Skip to main content

EA Sports Grand Slam Tennis

Motion dismissed?

Dark blue icons of video game controllers on a light blue background
Image credit: Eurogamer

This review has been withdrawn by the editor due to errors in the review process. Please see the Editor's blog for an explanation, and our re-review for a revised and, we hope, fair judgment of the game.

In a month that's seen motion-sensing controls rocket to the top of the agenda across the spectrum of consoles, Wii MotionPlus's timing surely couldn't be better: Microsoft and Sony talk about the future in aspirational terms at the start of the month, and a fortnight later Nintendo's dream is reality. On the other hand, the dream isn't really reality until 24th July, when Wii Sports Resort, the first Nintendo game for the new accessory, comes out. In the meantime, it's up to Electronic Arts to shoulder expectations with the first WMP game, and the publisher's first tennis game in 15 years, Grand Slam Tennis.

But not to worry, right? Because tennis should be an ideal way to demonstrate the precision accuracy of Wii MotionPlus - swinging the Wii Remote around like an imaginary racquet, delighting as the new upgraded technology senses our shot-selection with a fair degree of accuracy, strawberries all round, etc. Combined with EA's pedigree in releasing glossy, accessible sports titles, it should be a winning combination.

On a basic level, the game works almost identically to Wii Sports' tennis offering, with running taken care of for you (although you can position your player with the d-pad or nunchuk if you prefer), flat shots pulled off with a short swing, a slice performed by going high to low and top-spin by going low to high. The game says that the harder you hit the shot, the shallower it will land. In addition, pressing A along with your swing produces a lob, while pressing B delivers a drop shot.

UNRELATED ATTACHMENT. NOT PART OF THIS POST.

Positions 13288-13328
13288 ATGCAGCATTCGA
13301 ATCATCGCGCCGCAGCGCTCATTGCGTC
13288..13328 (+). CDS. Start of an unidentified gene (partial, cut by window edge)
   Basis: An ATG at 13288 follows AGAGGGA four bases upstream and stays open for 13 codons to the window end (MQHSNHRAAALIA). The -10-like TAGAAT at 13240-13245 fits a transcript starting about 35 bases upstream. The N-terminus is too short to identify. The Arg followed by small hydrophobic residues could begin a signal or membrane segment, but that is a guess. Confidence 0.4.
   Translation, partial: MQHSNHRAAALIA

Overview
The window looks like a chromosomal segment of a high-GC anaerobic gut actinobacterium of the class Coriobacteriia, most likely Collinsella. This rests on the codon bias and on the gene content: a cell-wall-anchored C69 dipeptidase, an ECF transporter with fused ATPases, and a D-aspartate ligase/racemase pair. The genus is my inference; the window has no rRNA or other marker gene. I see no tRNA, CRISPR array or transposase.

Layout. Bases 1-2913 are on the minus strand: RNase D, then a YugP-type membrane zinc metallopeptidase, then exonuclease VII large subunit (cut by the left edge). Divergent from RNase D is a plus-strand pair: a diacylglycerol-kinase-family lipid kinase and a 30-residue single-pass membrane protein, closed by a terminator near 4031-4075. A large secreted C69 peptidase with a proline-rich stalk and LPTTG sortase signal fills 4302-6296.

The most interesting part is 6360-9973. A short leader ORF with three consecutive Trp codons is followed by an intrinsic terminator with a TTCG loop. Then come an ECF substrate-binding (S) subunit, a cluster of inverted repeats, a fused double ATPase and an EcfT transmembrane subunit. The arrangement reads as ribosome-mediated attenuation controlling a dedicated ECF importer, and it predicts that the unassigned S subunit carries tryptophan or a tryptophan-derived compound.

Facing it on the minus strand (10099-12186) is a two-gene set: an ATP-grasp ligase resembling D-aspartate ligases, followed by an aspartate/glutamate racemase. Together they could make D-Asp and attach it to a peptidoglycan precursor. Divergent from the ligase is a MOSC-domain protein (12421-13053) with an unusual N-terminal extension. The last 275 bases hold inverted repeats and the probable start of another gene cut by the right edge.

Sounds simple, and so does aiming, where timing is all-important regardless of whether you have the Wii MotionPlus attached or not. According to the basic instructions (hidden away in a sub-menu), you swing early to make the ball travel left, and swing late to make it travel right, while the WMP tab recommends "smooth and easy motions" with "follow-through to aim/place the ball". In addition, backswing is said to determine your position for the actual swing. It all sounds pretty intuitive, and the little animated diagrams make it look simple and logical.

Wonder why the ball is triple the normal size? We did.

Sadly though it isn't. In fact, the harsh reality is that shot-selection is unreliable, and as Tom pointed out in his recent hands-on, the game's system of shot-selection and direction makes you wonder out loud if WMP is even functioning correctly.

Perhaps the best way of determining this is in front of the game's ball machine on the practice court, where the type of shot you produce is displayed on-screen. This gives you a fairly basic means of determining cause and effect, but it also serves to display the narrow margin of difference between shot types. And while it might be possible to nail down your shot-selection reasonably early on, getting the game to behave itself during shot-placement is a dark art that makes Grand Slam Tennis feel disproportionately difficult on even the easiest setting.

Usually in console tennis games, one of the most effective means of ensuring players get used to a new control system is to encourage them to enter a Tennis Academy and learn all about shot-placement and which shots are the best for any given situation. Sadly, Grand Slam Tennis has nothing of the sort, save for the ability to slug it out against the aforementioned ball machine. You can either play a four-tournament Grand Slam (encompassing Wimbledon, as well as the French, Australian and US Opens), or play against friends offline or online. To get better, you just have to get better. Eventually. Or you might not.